Pavel Kashin was attempting to do a backflip on a 16-story building when he lost his footing.
When a parkour daredevil loses his balance on top of a tall building and has a brush with death, it’s a terrifying moment. When it happened to Pavel Kashin, it was fatal.
Pavel Kashin was a Russian parkour artist from St. Petersburg. In 2013, he was performing a stunt on the rooftop of a 16-floor building as a friend was filming him. Hence the photograph of Kashin captured just seconds before his fall and death.
‘Parkour’ derives from the French word parcours, which means ‘route.’ Developed from military obstacle training, it’s a system for going from point A to point B by rolling, jumping, leaping; Essentially getting around various obstacles likes walls and stairwells in the quickest time possible. Parkour is done without the use of safety equipment. And it has attracted thrill seekers from all over.
Parkour instills a spirit of adventure for many and enthusiasts typically think of themselves as part of a connected community. But for the most daring, there is always the potential for danger and death.
Pavel Kashin was one of the well-known parkour artists, or freerunners, in St. Petersburg. He was named one of the best freerunners in the world, known for his breakthrough stunts. There are numerous videos documenting his riskiest and most impressive moves:
On the day Kashin died in July 2013, he was standing on a three-foot wide ledge on the top of an apartment building. The Russian daredevil was attempting to do a backflip when he fell nearly 200 feet to his death. Witnesses told the police that he had lost his footing on the landing, causing him to plummet straight down onto the pavement below.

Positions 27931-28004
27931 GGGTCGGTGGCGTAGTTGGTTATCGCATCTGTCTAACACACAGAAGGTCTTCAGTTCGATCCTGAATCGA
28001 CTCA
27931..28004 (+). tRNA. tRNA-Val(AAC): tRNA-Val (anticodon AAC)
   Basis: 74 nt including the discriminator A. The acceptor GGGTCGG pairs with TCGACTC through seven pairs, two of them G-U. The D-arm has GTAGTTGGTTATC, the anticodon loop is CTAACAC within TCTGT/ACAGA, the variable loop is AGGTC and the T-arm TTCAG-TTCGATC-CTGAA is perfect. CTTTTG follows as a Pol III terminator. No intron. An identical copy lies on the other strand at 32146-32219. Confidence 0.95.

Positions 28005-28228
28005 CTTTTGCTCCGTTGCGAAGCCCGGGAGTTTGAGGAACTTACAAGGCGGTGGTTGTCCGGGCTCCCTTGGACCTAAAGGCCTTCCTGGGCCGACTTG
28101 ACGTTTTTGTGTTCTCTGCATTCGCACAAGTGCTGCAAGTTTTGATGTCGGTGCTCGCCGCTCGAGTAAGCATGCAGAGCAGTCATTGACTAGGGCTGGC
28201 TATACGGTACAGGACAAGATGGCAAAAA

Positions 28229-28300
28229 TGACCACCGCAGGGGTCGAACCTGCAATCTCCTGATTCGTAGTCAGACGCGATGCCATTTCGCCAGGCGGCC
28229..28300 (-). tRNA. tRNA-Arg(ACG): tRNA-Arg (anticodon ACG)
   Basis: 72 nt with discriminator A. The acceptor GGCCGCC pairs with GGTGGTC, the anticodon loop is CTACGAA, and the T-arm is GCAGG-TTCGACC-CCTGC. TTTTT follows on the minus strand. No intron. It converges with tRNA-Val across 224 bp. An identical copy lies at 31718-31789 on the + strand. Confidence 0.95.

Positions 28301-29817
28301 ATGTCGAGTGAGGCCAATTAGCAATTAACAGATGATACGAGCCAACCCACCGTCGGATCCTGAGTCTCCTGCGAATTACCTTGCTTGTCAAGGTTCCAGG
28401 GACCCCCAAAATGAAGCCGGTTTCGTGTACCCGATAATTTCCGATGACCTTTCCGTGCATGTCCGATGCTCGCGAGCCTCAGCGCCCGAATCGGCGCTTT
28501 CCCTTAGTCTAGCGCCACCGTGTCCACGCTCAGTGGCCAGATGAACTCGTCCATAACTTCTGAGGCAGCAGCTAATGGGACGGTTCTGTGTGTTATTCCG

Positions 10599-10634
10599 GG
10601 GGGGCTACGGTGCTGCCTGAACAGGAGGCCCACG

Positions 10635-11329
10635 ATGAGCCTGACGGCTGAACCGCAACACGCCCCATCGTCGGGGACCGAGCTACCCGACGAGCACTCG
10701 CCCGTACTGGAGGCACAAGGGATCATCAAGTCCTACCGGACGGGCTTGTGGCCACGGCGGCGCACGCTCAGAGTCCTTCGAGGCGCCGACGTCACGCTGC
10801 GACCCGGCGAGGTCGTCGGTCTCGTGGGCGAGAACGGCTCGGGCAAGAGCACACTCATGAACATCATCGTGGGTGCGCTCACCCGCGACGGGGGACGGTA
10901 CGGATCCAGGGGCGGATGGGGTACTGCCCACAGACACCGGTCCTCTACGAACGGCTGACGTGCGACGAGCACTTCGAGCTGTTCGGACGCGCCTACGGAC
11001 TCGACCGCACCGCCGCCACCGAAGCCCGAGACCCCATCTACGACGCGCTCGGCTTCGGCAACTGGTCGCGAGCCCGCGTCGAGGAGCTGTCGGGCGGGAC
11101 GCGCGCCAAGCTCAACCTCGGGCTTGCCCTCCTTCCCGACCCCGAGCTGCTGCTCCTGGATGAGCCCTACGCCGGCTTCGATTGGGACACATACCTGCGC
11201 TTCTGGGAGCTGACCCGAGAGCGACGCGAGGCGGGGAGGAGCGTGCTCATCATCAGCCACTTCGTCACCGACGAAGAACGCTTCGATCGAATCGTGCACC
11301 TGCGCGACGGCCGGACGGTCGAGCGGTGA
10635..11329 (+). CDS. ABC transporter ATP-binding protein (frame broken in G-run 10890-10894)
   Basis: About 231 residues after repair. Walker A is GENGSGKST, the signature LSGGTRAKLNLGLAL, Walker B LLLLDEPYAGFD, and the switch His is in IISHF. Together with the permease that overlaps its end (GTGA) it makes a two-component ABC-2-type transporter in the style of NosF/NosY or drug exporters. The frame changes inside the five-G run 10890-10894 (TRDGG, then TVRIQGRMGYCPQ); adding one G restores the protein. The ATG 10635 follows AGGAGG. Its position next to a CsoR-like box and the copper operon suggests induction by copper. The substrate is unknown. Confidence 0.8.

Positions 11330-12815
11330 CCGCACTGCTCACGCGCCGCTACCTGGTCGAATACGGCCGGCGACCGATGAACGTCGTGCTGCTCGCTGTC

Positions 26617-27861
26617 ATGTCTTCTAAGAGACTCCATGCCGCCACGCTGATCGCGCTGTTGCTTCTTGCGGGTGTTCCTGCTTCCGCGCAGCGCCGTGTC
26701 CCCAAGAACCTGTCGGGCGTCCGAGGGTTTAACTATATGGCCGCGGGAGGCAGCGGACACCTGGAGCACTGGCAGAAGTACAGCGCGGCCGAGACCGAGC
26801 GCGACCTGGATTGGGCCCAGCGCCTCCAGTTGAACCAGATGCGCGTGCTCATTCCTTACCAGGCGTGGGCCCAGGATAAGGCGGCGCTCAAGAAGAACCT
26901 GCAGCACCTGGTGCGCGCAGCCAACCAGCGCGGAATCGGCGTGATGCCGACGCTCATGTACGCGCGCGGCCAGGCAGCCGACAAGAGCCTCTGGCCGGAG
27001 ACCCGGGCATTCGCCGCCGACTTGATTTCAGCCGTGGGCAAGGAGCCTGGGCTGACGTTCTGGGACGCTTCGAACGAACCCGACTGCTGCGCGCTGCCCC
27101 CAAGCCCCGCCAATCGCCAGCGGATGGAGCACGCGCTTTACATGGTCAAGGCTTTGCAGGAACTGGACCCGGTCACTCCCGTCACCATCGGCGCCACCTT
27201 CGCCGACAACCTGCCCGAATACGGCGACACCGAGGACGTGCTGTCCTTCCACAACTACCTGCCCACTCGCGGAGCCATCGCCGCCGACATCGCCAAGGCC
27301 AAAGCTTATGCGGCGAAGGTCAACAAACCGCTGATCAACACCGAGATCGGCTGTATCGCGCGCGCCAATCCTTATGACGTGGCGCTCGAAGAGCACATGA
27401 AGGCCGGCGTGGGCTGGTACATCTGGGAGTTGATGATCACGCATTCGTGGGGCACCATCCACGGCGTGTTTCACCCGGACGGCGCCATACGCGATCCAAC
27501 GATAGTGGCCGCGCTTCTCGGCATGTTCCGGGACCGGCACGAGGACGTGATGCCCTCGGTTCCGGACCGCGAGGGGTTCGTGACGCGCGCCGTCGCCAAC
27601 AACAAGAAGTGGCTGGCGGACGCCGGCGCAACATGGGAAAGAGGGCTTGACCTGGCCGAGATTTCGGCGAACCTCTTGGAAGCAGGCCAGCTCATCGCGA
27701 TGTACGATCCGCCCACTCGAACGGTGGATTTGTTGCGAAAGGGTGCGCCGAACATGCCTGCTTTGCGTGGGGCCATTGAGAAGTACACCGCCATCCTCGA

A group called “Free Running Sweden” took to Facebook the day after Pavel Kashin’s death, saying “the whole parkour world and FRS sends our thoughts and respect to his family and friends! Rest in peace Pavel!”
Kashin’s friends and fellow parkour enthusiasts called the move a “brave jump.” They uploaded the photo taken of his final stunt, which was then heavily circulated around the internet.
Kashin’s parents approved of the image being uploaded. In addition to paying tribute to their son, they believed it could serve as a warning to others who partook in parkour type activities.
There have been several incidents of people partaking in similar life-threatening stunts and Kashin’s parents thought that his memory could encourage them to not take the risks of the sport too lightly. They issued a statement at the time saying that they hoped the photo would deter other daredevils from attempting risky jumps. His father said he hoped the example would save someone’s life.
There haven’t been many other recorded deaths or major injuries attributed to parkour accidents. However, some argue that that this is because people would rather say they simply fell instead of attribute the mishap to parkour.
Pavel Kashin was buried in St Petersburg.
If you found this story on Pavel Kashin and his infamous last photo interesting, check out this article about Jumpy, the dog who does parkour. Then take a look at these haunting photos of people just before they died.